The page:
Art is a great thing. There’s a beauty in it (sometimes an anti-beauty) that’s hard or impossible to express in other areas of life. The experience of art is unique to every person and being able to take ownership of that is phenomenally empowering. And art can be provocative. All too often we forget this last fact, favouring instead provocations based on secondary divisions. It’s not unlike the mentality of football thugs who’ll go out and fight other football thugs purely on the basis that they support another team. The spirit of the sport or the activity of any one match is irrelevant next to deeply ingrained territorial spats – territories existing only in people’s minds.
Music, like football loyalty, is something that gives people a sense of ownership and a sense of belonging. It’s powerful stuff. Unlike football teams, different kinds of music, different artists and different genres are not (by and large) locked in a perpetual battle for supremacy. That is unless you define leadership by some other means. Commercial success, critical acclaim, historical importance and popular opinion are all secondary to the music they claim to grade. Here Morley made a huge mistake. He relied on exactly these methods of classification to justify his own change of taste. But then so have lots of his critics.
Two things came out of all this for me. The first was further proof that the institutions of music (in their many and varied forms) are more often damaging than they are helpful. Here we saw a man telling the world about his change of taste, a man who inadvertently shot himself down while inviting further bullets from his critics, all because people are so willing to establish ‘right’ ways of thinking – supposed conventional wisdom – which promotes division, righteousness and conflict. The second thing I took was a deepening feeling that experimental music I work with should separate itself from the establishment of classical music (at least where ties currently exist). What Morley claims to want is a challenge, the bracing force of the new and the unexpected. Discovering a new genre of music will always do this because, to you at least, it’s fresh. In general terms, the only music that can truly claim to do the same thing is whatever’s cutting edge and experimental at any given time. The classical industry really does fetishise the past, which is completely at odds with experimentalism and the new. The best the classical establishment can hope for is new interpretations of old models – wolves in sheep’s clothing.
Don’t get me wrong, there are lots of reasons to enjoy old music. It can sound great! The institutions that support it, the ideologies of those institutions or the ideologies behind the music itself might be at odds with your own, but to dismiss the sounds on those terms is not to dismiss the sounds at all. I know lots of ‘new-music’ people who turn their backs on traditional classical music. Some do it because the music genuinely bores them. Fair enough. Most do it out of defiance – a reactionary standpoint that does more to bolster the establishment than it does to challenge it.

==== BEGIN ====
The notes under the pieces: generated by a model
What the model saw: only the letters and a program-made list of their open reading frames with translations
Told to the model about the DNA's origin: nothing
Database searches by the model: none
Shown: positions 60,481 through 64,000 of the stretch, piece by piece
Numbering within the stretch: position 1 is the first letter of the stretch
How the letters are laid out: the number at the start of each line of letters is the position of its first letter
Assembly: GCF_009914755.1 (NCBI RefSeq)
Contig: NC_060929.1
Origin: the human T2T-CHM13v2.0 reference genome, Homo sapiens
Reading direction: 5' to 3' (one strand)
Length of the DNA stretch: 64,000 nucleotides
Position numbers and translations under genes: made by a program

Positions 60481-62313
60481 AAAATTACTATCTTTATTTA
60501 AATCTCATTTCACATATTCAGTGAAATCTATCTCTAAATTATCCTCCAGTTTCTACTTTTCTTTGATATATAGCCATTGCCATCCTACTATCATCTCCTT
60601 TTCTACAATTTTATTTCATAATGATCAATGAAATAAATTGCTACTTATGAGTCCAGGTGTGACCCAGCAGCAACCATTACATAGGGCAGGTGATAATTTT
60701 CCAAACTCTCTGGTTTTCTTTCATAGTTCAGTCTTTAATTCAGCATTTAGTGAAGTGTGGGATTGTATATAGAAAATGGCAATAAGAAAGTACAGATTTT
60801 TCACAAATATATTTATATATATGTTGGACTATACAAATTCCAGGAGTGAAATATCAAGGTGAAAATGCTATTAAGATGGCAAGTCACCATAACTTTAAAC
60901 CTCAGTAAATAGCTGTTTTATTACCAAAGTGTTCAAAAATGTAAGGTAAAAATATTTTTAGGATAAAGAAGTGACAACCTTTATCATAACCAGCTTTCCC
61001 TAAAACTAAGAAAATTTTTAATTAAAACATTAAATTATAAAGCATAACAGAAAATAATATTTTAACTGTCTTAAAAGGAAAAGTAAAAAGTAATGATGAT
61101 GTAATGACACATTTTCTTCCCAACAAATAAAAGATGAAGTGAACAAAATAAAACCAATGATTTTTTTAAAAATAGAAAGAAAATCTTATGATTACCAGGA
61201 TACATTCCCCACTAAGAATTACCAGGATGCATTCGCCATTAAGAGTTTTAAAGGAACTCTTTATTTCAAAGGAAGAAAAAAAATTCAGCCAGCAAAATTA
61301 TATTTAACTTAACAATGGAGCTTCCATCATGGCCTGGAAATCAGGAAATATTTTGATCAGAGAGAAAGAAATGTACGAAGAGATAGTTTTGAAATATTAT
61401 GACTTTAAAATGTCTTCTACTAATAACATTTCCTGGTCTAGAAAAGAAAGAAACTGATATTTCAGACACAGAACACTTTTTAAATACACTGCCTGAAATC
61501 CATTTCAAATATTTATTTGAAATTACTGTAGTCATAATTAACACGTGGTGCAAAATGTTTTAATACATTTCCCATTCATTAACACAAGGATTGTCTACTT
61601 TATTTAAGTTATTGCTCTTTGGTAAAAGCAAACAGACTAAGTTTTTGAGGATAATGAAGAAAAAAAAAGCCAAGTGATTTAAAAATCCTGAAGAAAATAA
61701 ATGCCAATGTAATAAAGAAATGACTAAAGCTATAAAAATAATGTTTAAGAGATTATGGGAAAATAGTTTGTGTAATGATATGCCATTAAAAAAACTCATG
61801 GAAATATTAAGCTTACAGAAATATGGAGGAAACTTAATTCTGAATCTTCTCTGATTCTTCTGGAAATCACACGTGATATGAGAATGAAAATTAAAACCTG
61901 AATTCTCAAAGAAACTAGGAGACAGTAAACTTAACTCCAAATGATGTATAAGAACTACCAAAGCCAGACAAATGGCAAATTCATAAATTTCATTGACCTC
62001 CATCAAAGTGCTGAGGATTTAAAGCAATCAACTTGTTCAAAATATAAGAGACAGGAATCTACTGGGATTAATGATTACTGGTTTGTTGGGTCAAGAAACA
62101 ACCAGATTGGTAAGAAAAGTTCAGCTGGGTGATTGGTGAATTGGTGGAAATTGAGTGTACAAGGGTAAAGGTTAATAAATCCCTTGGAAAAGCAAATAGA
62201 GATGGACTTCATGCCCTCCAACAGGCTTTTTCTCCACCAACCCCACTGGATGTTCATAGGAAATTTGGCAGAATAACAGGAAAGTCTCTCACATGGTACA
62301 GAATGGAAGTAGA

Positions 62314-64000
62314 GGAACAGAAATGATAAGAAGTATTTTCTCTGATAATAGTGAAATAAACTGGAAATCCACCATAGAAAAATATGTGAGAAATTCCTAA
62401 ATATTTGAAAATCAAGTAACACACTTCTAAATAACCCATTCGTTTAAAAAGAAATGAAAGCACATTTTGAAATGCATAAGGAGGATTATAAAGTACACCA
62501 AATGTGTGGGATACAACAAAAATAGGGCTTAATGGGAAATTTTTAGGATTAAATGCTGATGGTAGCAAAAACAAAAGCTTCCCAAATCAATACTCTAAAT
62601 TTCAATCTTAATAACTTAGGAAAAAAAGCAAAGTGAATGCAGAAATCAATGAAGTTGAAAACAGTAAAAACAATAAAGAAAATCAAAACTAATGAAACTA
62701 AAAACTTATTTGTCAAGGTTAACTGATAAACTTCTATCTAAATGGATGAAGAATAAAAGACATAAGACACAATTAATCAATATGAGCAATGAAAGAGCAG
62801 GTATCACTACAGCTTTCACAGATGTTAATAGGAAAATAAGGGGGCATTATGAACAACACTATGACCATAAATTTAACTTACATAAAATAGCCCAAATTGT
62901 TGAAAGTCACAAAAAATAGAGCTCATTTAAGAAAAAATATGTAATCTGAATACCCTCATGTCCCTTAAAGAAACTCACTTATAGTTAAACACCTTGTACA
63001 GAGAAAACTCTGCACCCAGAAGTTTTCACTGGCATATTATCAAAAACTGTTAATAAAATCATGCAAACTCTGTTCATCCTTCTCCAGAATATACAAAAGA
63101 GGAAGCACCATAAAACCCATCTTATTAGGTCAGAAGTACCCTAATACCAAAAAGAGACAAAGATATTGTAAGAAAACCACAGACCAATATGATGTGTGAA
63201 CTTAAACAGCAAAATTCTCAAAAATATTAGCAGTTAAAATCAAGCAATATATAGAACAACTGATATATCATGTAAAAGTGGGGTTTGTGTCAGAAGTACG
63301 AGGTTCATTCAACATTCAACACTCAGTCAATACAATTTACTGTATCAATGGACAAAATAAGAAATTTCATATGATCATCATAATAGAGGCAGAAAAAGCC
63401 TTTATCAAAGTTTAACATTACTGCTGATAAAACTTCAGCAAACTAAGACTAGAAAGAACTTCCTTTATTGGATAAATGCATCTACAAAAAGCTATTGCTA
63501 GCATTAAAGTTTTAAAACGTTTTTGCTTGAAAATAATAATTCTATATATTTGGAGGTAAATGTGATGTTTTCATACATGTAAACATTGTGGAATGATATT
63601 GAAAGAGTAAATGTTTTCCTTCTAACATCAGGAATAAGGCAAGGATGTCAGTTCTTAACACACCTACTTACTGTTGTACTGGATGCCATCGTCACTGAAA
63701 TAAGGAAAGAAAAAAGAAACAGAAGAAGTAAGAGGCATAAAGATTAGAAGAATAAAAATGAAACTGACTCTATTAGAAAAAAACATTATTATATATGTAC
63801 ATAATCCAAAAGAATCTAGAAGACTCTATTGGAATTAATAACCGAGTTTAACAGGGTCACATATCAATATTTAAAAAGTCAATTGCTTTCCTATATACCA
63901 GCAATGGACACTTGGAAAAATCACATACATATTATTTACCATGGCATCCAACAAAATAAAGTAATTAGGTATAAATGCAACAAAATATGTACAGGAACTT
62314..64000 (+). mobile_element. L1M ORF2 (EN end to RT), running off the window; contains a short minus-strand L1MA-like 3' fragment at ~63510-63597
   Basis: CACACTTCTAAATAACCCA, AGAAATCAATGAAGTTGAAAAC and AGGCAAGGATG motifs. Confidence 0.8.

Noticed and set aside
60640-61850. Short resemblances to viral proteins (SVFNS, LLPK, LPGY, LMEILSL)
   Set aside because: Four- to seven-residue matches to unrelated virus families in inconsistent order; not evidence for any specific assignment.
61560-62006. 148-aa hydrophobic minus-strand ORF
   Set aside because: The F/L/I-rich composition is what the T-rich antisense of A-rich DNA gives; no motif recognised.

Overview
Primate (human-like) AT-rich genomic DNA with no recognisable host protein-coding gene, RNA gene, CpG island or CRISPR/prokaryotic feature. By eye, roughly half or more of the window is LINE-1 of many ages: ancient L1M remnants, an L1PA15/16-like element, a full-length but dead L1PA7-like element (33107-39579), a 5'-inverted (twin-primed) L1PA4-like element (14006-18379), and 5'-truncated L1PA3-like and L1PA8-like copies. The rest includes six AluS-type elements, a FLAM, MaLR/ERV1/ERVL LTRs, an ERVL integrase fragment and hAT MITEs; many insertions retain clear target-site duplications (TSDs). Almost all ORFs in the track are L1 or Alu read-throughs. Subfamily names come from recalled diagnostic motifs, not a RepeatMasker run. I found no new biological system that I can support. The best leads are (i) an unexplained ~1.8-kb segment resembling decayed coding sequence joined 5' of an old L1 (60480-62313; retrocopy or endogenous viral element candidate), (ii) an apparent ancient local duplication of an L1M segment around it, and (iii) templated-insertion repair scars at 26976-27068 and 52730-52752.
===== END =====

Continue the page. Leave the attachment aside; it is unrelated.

So what do I think? I like lots of music and I love discovering new things – new things that hail from any point in time, genre or part of the world. If I haven’t heard it then it’s new and potentially of mind shattering importance! Most things aren’t of course, but learning to take things on their own terms is, I think, one of the most important skills anyone engaging with art can learn. This should really have been Paul Morley’s point. People seem to have forgotten how crucial it is. I don’t deny the importance of subjectivity or the fact that interpretation is always a motivated affair. I accept all of this as crucial to the dynamic nature of artistic activity. But I really do wish that we – we as a society – would drop the pretence of righteousness and put all these unhelpful divisions to bed.
Sadly I don’t see that happening, especially not in the classical industry. It’s one of the reasons I love experimental music – it’s fantastically independent, challenging and rewarding. Nevertheless, despite its independence, we tend to make connections with established genres. We see labels like experimental jazz, experimental electronica and so on. Accepting these labels for anything more than their convenience threatens the future with the burdens of the past. Whatever happens to the older parent will affect the adopted child. This is particularly potent where long, revered histories are concerned. Forward thinking practitioners of classical music (and allied experimental music) routinely complain they feel held back or dragged down. It’s not the past that does the dragging here – the past is innocent – it’s the institutions who glorify that past, using it to justify their existence and their authority. These are Morley’s dinosaurs and barriers to entry. The key to experimentalism – the essence of its success and its elixir-like artistic power – is, unsurprisingly, its experimental nature. We can drop additional classifications in most cases. If I go to an experimental performance I generally don’t care about the jazz, classical, electronic, rock or folk element – hell, I often don’t care that it’s labelled as music. Experimentalism is the cutting edge of art and we shouldn’t burden it with yesterday’s baggage.
I’m not advocating dismissal of older, more established genres. On the contrary, I’d say acknowledging their baggage shows a high level of engagement and respect. I’m just saying, hey, if there’s a printed score and a violin on stage it ain’t necessarily classical!
As Michael van der Aa reacted: “stop categorising, that’s so old school”. Quite, Michael.